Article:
My alarm clock! If I could stay in bed all day and work from my bed I would! But my alarm clock and cat get me out of bed every day...
What keeps you up at night?
I find it difficult to wind down as my brain is always fizzing – especially late into the night. I wrote both my books mostly at night – from 8pm-2pm or 3pm or even through the night. I try to switch off but I remember all the things I haven’t done, haven’t ordered, haven’t followed up and I start doing emails. I am told off all the time by my colleagues about the lateness of my emails.
Which colleague, mentor or employer has had the biggest influence on your approach to the restaurant business?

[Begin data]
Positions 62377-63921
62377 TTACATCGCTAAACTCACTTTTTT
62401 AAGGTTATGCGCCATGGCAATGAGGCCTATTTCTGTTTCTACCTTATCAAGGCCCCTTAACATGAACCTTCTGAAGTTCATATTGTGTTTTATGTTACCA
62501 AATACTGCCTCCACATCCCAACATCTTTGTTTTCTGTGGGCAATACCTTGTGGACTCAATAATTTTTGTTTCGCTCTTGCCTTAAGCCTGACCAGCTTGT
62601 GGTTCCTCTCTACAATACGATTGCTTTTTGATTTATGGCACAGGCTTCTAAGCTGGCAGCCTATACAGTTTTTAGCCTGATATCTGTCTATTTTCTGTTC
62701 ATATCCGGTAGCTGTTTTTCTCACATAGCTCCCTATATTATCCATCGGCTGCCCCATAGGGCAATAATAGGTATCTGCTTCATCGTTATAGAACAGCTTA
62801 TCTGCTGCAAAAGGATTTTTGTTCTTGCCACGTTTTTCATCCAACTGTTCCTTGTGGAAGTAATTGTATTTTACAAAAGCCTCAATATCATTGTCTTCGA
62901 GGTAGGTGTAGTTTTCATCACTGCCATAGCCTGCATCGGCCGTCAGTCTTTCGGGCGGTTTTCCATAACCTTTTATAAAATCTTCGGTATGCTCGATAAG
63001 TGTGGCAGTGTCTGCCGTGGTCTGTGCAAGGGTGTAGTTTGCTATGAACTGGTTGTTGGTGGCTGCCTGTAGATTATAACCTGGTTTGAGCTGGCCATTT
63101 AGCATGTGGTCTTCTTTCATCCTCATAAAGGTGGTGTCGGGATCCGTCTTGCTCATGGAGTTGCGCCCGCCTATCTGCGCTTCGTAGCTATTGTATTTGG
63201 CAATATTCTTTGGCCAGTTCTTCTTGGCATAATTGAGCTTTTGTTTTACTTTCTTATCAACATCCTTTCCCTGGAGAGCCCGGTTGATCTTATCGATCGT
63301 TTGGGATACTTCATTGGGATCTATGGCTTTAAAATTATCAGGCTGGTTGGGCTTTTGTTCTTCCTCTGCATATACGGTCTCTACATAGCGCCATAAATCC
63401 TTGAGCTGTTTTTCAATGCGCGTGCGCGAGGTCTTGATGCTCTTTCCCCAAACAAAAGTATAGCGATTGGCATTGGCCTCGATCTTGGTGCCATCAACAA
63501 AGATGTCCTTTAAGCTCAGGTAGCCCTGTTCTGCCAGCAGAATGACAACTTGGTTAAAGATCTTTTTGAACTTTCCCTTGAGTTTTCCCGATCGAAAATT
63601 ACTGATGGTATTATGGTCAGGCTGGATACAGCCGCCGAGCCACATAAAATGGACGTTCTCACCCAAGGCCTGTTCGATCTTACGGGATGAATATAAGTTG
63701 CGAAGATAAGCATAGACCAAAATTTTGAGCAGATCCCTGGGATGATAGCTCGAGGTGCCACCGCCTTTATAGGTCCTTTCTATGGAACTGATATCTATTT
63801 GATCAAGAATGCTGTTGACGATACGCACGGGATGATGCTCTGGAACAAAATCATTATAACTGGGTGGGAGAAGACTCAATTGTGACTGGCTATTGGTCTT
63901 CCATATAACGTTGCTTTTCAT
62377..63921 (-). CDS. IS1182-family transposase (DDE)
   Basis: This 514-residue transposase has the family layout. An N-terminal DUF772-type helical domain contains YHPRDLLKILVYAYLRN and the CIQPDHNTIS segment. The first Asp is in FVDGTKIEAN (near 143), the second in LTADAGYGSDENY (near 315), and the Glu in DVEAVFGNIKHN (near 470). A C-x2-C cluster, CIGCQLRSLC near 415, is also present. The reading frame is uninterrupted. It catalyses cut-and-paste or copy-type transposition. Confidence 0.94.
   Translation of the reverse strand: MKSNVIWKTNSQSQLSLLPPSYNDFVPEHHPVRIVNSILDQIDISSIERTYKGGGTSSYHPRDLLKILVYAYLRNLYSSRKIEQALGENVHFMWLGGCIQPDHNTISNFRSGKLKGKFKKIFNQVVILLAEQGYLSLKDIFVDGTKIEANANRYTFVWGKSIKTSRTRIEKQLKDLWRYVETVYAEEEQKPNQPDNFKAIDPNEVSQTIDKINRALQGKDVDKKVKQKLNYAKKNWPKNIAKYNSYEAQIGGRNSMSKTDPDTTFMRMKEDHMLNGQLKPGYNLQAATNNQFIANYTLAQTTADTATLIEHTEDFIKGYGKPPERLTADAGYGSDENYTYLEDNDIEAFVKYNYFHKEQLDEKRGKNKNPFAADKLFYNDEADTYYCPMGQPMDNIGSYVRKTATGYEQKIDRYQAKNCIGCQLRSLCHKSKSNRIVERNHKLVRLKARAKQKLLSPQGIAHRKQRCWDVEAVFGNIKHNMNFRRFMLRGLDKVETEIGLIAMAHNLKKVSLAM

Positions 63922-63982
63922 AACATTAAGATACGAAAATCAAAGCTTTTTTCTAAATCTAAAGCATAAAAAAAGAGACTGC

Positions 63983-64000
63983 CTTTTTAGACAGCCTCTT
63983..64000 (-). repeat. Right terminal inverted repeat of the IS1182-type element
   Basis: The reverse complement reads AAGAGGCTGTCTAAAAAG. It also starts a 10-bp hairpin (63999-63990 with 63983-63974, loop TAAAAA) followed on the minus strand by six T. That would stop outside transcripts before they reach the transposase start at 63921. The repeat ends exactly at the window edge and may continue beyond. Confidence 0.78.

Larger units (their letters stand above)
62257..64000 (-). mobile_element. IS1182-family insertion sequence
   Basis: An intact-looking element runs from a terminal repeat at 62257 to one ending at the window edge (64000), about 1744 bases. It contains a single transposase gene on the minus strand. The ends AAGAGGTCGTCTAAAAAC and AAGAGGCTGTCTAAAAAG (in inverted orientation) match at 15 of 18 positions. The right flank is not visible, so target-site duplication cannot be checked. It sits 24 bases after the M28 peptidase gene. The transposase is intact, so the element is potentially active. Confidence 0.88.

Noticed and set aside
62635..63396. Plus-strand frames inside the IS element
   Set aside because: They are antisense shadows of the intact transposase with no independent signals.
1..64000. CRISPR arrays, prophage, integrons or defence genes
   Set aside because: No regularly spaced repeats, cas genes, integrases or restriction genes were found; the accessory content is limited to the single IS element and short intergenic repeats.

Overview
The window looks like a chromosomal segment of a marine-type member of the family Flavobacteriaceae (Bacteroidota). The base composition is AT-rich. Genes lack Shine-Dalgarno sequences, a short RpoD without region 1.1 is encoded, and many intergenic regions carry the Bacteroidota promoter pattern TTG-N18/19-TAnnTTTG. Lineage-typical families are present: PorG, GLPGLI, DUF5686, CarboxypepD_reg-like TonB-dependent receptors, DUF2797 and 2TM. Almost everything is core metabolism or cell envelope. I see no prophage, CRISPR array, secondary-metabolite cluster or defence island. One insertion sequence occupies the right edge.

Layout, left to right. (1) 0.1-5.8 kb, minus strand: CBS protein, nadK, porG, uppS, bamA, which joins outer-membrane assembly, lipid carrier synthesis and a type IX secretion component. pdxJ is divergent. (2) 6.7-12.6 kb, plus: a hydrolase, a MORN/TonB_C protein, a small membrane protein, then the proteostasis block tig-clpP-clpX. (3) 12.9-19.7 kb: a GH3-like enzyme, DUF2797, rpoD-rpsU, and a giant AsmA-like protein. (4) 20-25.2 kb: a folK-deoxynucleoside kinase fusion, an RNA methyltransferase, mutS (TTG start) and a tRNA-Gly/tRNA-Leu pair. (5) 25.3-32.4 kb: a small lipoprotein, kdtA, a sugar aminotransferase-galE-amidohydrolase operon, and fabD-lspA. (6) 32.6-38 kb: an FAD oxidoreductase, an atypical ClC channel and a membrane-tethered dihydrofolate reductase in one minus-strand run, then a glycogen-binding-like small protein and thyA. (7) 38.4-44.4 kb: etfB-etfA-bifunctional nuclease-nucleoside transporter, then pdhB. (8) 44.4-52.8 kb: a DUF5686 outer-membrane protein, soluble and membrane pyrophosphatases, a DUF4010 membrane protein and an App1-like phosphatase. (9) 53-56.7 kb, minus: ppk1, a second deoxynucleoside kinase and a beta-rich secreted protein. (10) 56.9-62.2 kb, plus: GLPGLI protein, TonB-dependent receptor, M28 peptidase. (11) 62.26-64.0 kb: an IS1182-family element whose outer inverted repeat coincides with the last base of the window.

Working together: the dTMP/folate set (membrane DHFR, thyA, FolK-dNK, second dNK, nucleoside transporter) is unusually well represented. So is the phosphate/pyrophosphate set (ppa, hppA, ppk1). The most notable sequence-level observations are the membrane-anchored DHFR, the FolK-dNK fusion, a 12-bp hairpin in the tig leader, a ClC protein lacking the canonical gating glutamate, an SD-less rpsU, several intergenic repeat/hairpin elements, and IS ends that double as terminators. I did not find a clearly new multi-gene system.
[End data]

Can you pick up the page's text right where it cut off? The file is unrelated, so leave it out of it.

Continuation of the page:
I have to say the answer to all three of the descriptions is Sarah Bilney who has worked with me for over 20 years, is a shareholder of the business as well as a director. Her childhood was spent in her parents small Devon hotel with a dining room where her mother’s wonderful home made cooking was English to the core with influences from their holidays in their camper van abroad. Sarah and I are very different but that difference has made for a wonderful selection of products, and Sarah’s can-do attitude to any obstacle or bump in the road really buoys up not only me but all the team.
How often do you check your email?
I am a bit obsessive about checking emails and replying quickly and following things up. Otherwise it simply goes out of my head and gets forgotten or I am up late at night catching up. I also love to check into Instagram when I want a bit of distraction – I am very nosey.